Dr.Rajendra Prasad had the unique distinction of being the first President of independent India who had played a very influential role in the freedom struggle of India. He was one of the ardent followers of Mahatma Gandhi. His contributio...n as a freedom fighter and as a President of India is worth remembering. He was born on December 3, 1884 in the Ziradei village in the Siwan district of Bihar State of India. He was a brilliant student throughout his academic career. He was born to Mahadev Sahay and Kamleshwari Devi.He was the youngest son of his most loving Parents.His father was a Sanskrit and Persian language scholar. Dr. Prasad was very attached to his elder brother Mahendra Prasad. Dr. Rajendra Prasad’s first brush of education came under the guidance of a Maulavi. He learned Persian, Hindi and arithmetic. Right from his childhood, Dr. Prasad was a brilliant student. He had topped in the Matriculation examination and later on joined the prestigious Presidency College in Calcutta. He did very well there.He was married at an early age.His spous Rajbanshi Devi was a very pious and religious minded lady. In Calcutta, his performance in academic career was par excellence. He had continued his excellent academic performance and completed his M.A and Masters in Law. In the meantime, his brother introduced him to the Swadeshi movement that proved to be a life-altering moment for him. As he delved deeper into the freedom movements, he came into the contact of Mahatma Gandhi. Thereafter, Dr. Rajendra Prasad had just one dream and that was of seeing an independent India. He devoted himself to the services of the nation and considered Gandhi Ji as his political and spiritual guru. He was a thorough gentleman known widely for his courage, dedication, conviction and utmost sincerity. His name had symbolized his honesty and modesty. He was an active participant in crucial freedom movements like Non Cooperation Movement, Salt Satyagraha and Champaran Agrarian Agitation. Dr. Prasad was shocked by the Government atrocities at Jallianwalla Bagh. He called for non-cooperation in Bihar as part of Gandhiji's non-cooperation movement. Dr. Prasad gave up his law practice and started a National College near Patna, 1921. The college was later shifted to Sadaqat Ashram on the banks of the Ganga. The non-cooperation movement in Bihar spread like wildfire. Dr. Prasad toured the state, holding public meeting after another, collecting funds and galvanizing the nation for a complete boycott of all schools, colleges and Government offices. He urged the people to take to spinning and wear only khadi. Bihar and the entire nation was taken by storm, the people responded to the leaders' call. The machinery of the mighty British Raj was coming to a grinding halt. The Government utilized the one and only option at its disposal-force. Mass arrests were made. Lala Lajpat Rai, Jawaharlal Nehru, Deshbandhu Chittranjan Das and Maulana Azad were arrested. Then it happened. Peaceful non- cooperation turned to violence in Chauri Chaura, Uttar Pradesh. In light of the events at Chauri Chaura, Gandhiji suspended the civil disobedience movement. The entire nation was hushed. A murmur of dissent began within the brass of the Congress. Gandhiji was criticized for what was called the "Bardoli retreat." Dr. Prasad stood by his mentor, seeing the wisdom behind Gandhiji's actions. Gandhiji did not want to set a precedent of violence for free India. In March 1930, Gandhiji launched the Salt Satyagraha. He planned to march from Sabarmati Ashram to Dandi seashore to break the salt laws. A salt satyagraha was launched in Bihar under Dr. Prasad. Nakhas Pond in Patna was chosen as the site of the satyagraha. Batch after batch of volunteers courted arrest while making salt. Many volunteers were injured. Dr. Prasad called for more volunteers. Public opinion forced the Government to retract the police and allow the volunteers to make salt. Dr. Prasad sold the manufactured salt to raise funds. He was sentenced to six months imprisonment. In 1934, Dr. Prasad's elder brother, Mahendra died. Rajen was deeply affected and he turned to the Gita to seek solace. Dr. Prasad presided over the Bombay session of the Indian National Congress in October 1934. Following the resignation of Subhash Chandra Bose as the President of the Congress in April 1939, Dr. Prasad was elected President. He did his best to heal the rifts created between the incompatible ideology of Subhash Chandra Bose and Gandhiji. Rabindranath Tagore wrote to Dr. Prasad, "I feel assured in my mind that your personality will help to soothe the injured souls and bring peace and unity into an atmosphere of mistrust and chaos..." As the freedom struggle progressed, the dark shadow of communalism which had always lurked in the background, steadily grew. To Dr. Prasad's dismay communal riots began spontaneously burst all over the nation and in Bihar. He rushed from one scene to another to control the riots. Independence was fast approaching and so was the prospect of partition. Dr. Prasad, who had such fond memories of playing with his Hindu and Muslim friends in Zeradei, now had the misfortune of witnessing the nation being ripped into two. On August 15, 1947 India was free. Earlier, a Constituent Assembly was formed in July 1946, to frame the Constitution of India and Dr. Rajendra Prasad was elected its President. On November 26, 1946 the Constitution of India was completed and accepted by the people of India. On January 26, 1950, the Constitution was ratified and Dr. Rajendra Prasad was elected the first President of India. Dr. Prasad transformed the regal splendor of Rashtrapati Bhavan into an elegant "Indian" home. Dr. Prasad visited many countries on missions of goodwill. He stressed for peace in a nuclear age. In 1962, after 12 years as President, Dr. Prasad retired. He was awarded the highest civilian award of India, the Bharat Ratna. In 1962. In nutshell, he had served as the President of the Constituent Assembly that drafted the first constitution of the Republic, which lasted from 1948 to 1950. He also briefly served as a cabinet minister in the first Government of the Indian Republic.He was the President of India from January 26, 1950 to May 13,1962 He had authored many books including his autobiography "Atmakatha" (1946), "Satyagraha at Champaran" (1922), "India Divided" (1946), "Mahatma Gandhi and Bihar, Some Reminisences" (1949), and "Bapu ke Kadmon Mein" (1954). Dr. Prasad spent the last few months of his life at the Sadaqat Ashram in Patna. He died on February 28, 1963 leaving the entire nation to mourn his passing away. Many wept and sobbed his eyes. He was indeed a great statesman. Let us pay our humble obeisance to his lotus feet and pay our respectful homage and floral tribute to him!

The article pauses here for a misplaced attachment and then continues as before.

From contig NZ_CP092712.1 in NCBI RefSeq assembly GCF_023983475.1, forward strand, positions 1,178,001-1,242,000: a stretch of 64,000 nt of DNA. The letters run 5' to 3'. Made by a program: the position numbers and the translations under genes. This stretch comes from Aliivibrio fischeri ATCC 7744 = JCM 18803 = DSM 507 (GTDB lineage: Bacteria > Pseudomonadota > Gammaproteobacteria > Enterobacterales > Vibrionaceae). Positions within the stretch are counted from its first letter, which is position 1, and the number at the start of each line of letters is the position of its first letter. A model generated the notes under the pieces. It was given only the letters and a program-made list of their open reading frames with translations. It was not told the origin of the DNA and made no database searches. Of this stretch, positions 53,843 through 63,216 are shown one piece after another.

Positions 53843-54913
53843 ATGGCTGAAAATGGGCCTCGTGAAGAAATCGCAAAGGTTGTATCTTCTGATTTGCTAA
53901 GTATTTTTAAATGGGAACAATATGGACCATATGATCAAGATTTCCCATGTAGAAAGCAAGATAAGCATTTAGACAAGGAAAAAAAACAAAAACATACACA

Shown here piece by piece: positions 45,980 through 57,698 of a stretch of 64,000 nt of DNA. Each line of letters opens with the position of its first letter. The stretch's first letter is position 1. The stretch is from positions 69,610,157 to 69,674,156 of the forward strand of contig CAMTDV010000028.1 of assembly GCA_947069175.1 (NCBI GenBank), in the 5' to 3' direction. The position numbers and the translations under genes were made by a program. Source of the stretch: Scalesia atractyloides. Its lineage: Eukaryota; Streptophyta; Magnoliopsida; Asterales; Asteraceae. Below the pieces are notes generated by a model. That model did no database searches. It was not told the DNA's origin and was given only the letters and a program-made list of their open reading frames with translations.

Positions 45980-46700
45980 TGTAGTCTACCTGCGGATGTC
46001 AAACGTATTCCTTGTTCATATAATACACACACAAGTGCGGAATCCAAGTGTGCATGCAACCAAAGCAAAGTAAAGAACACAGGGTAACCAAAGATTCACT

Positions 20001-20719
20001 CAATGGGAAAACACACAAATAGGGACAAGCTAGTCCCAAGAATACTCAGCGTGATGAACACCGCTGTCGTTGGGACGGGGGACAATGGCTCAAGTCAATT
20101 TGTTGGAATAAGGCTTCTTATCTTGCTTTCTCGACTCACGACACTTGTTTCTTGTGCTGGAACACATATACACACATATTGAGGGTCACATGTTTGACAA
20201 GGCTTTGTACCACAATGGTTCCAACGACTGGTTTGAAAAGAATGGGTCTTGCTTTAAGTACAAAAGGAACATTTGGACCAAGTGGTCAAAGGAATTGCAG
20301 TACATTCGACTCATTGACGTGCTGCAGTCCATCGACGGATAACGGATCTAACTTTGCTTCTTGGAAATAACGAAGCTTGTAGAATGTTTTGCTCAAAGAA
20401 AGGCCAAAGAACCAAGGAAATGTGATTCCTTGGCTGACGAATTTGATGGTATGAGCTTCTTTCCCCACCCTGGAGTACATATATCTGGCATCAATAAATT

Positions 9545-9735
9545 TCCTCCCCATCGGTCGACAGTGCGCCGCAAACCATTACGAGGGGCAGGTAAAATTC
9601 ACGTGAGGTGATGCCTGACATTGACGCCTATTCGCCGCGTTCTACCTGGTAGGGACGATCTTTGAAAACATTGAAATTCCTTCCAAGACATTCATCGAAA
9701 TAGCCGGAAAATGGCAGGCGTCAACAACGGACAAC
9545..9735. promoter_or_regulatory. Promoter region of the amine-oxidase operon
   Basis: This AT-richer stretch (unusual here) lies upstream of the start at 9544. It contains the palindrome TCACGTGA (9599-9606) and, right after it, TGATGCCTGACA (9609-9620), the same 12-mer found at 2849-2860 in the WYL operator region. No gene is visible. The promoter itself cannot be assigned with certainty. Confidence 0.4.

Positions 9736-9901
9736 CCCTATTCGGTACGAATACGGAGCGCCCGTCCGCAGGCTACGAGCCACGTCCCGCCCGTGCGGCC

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March 2,2011